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(Aut-SDAR) The Intersection of Public Health Insurance and Community Connectedness for Kids with ASD/IDD and their Family Caregivers: A Nationally Representative Study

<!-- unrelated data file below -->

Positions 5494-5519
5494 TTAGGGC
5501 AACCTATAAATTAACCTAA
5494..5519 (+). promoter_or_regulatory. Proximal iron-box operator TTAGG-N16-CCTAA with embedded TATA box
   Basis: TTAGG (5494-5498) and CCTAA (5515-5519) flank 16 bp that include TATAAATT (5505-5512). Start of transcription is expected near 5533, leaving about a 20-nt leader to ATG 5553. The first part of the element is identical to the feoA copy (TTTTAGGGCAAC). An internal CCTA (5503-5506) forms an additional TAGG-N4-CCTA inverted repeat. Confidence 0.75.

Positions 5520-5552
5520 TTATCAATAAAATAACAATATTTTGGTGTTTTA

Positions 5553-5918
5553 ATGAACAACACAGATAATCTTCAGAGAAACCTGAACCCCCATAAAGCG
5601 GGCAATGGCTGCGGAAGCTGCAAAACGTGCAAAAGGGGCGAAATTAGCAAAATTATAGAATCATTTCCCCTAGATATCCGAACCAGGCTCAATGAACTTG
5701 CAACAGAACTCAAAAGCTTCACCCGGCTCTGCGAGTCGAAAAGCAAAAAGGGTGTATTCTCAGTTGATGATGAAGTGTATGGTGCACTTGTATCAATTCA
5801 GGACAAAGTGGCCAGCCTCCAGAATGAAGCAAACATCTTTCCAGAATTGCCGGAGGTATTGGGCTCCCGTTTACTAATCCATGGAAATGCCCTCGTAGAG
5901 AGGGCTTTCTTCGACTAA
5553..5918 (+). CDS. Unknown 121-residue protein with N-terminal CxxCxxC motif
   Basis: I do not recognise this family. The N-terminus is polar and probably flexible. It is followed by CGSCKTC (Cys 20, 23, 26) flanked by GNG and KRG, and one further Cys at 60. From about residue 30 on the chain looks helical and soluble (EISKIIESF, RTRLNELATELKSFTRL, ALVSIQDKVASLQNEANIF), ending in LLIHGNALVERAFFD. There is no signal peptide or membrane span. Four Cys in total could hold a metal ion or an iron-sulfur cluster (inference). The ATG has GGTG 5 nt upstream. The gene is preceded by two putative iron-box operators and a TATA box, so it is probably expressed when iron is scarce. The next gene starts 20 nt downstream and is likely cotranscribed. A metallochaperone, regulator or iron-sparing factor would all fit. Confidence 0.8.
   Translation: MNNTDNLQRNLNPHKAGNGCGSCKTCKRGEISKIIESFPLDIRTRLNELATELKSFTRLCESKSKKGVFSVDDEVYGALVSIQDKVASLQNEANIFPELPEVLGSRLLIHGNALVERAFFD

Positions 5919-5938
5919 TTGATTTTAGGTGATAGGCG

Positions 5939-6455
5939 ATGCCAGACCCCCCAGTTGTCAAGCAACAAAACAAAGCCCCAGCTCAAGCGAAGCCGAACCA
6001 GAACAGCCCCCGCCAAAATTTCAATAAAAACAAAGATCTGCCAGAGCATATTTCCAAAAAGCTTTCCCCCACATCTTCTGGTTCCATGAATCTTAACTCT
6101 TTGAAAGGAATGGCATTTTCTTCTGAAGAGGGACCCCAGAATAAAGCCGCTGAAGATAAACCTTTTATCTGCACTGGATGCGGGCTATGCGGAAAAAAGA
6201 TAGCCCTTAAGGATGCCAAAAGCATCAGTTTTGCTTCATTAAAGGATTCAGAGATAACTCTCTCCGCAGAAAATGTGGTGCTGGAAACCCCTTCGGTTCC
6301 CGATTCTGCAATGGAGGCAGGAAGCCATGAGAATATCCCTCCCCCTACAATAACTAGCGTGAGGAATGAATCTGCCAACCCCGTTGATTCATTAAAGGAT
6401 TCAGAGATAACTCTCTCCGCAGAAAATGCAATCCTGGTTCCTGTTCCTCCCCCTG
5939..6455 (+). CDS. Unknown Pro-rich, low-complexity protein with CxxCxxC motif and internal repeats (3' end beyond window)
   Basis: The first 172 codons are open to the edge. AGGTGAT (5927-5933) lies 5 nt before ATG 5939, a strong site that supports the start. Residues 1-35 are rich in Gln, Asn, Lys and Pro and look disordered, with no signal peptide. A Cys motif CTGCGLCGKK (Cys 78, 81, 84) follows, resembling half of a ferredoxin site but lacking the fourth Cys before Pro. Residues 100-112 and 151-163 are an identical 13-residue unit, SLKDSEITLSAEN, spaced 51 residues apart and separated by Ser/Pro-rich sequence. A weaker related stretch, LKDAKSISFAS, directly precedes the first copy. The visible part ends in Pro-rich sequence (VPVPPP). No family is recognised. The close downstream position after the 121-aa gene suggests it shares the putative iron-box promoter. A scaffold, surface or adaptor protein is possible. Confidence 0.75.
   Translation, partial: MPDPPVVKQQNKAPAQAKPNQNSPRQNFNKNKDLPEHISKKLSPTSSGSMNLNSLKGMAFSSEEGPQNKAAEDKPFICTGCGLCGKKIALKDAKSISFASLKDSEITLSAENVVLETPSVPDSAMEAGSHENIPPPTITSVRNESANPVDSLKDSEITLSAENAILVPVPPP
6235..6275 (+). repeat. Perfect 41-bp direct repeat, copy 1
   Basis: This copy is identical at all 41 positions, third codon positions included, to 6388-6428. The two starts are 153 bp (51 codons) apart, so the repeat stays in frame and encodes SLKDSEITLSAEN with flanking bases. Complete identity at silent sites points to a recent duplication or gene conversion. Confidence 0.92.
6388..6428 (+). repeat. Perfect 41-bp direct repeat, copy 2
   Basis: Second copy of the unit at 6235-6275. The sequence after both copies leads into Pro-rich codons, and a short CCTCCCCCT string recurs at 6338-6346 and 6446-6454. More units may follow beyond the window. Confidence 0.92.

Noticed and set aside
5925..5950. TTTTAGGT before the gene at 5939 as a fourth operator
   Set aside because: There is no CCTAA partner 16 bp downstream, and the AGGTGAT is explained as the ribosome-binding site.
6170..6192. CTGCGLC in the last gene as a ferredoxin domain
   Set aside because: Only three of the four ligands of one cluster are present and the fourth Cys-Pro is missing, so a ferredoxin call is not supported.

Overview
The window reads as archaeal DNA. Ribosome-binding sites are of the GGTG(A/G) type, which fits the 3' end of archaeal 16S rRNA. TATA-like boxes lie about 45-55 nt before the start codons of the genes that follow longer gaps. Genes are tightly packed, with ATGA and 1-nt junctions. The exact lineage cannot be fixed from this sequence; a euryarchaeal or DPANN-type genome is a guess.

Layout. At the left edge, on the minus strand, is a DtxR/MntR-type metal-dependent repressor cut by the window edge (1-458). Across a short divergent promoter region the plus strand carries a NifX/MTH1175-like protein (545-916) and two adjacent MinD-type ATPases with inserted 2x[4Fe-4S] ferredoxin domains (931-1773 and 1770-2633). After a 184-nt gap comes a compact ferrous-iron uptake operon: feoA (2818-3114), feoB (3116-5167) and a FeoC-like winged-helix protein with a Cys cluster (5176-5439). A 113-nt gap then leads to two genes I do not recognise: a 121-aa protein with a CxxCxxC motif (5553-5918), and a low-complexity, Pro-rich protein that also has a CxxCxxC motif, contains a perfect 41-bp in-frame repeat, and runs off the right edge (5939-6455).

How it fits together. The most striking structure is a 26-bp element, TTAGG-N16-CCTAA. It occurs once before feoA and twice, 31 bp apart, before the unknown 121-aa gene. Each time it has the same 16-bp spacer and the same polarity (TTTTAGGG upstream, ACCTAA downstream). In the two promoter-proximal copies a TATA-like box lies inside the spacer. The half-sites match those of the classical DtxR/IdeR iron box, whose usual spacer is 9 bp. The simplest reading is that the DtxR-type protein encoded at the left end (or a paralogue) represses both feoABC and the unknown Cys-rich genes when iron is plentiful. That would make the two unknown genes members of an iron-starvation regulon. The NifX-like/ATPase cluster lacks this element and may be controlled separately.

The Indiana Institute on Disability and Community (IIDC) at Indiana University requests support for an Autism Secondary Data Analysis Research project with a focus on children with autism and other intellectual/developmental disabilities and their family caregivers. Research has shown that public health policy and programmatic interventions, such as Medicaid and State Child Health Insurance Program coverage, are critical to children with disabilities. Yet, little attention is given to: 1) how these interventions affect the child and family unit and, 2) how intervention experiences for children and families differ for those families with stronger versus weaker community ties. Informed by the International Classification of Functioning, social determinants of health, and the Double ABCX model, this study seeks to build new knowledge regarding key contextual variables that can enhance public health policy and programmatic interventions. The proposed research will answer five overarching research questions to better understand the experiences of children and family caregivers that use public health insurance programs, and how these experiences differ for those with different levels of connectedness to their communities. Specific outcomes of interest include behavioral health and school participation of children, overall health of children and family caregivers, and economic engagement of family caregivers. The study will use 2014-2017 pooled National Health Interview Survey and link child, parent, and family data. The nationally representative, pooled sample includes 45,623 subjects; of this group 820 (1.7%) have autism (with or without co-occurring IDD) and 1,465 (3.2%) have ID and/or other DD (no autism). Analyses will account for complex survey design in constructing point estimates and multivariate models. Linear and logistic regression models will test for main effects and interaction effects, while controlling for key demographics, socioeconomics, family structure, and disability. During the funding year and by leveraging robust infrastructure, research, and production support, the multidisciplinary research team is prepared to deliver three peer reviewed publications, two national and/or international juried presentations, three research translation briefs, at least one press release, and a national social media and newsletter presence. The team also expects to publish an additional two articles post-funding. A national dissemination strategy that includes the IIDC and a partnership with the Association of University Centers on Disability, ensures that research outputs will be delivered widely to diverse audiences. The research team regularly conducts technical assistance to state, national, and international constituents; and it is prepared to engage in technical assistance, as requests are made. Finally, substantial formative and evaluation will occur to ensure the project is completed in a timely fashion and on budget.

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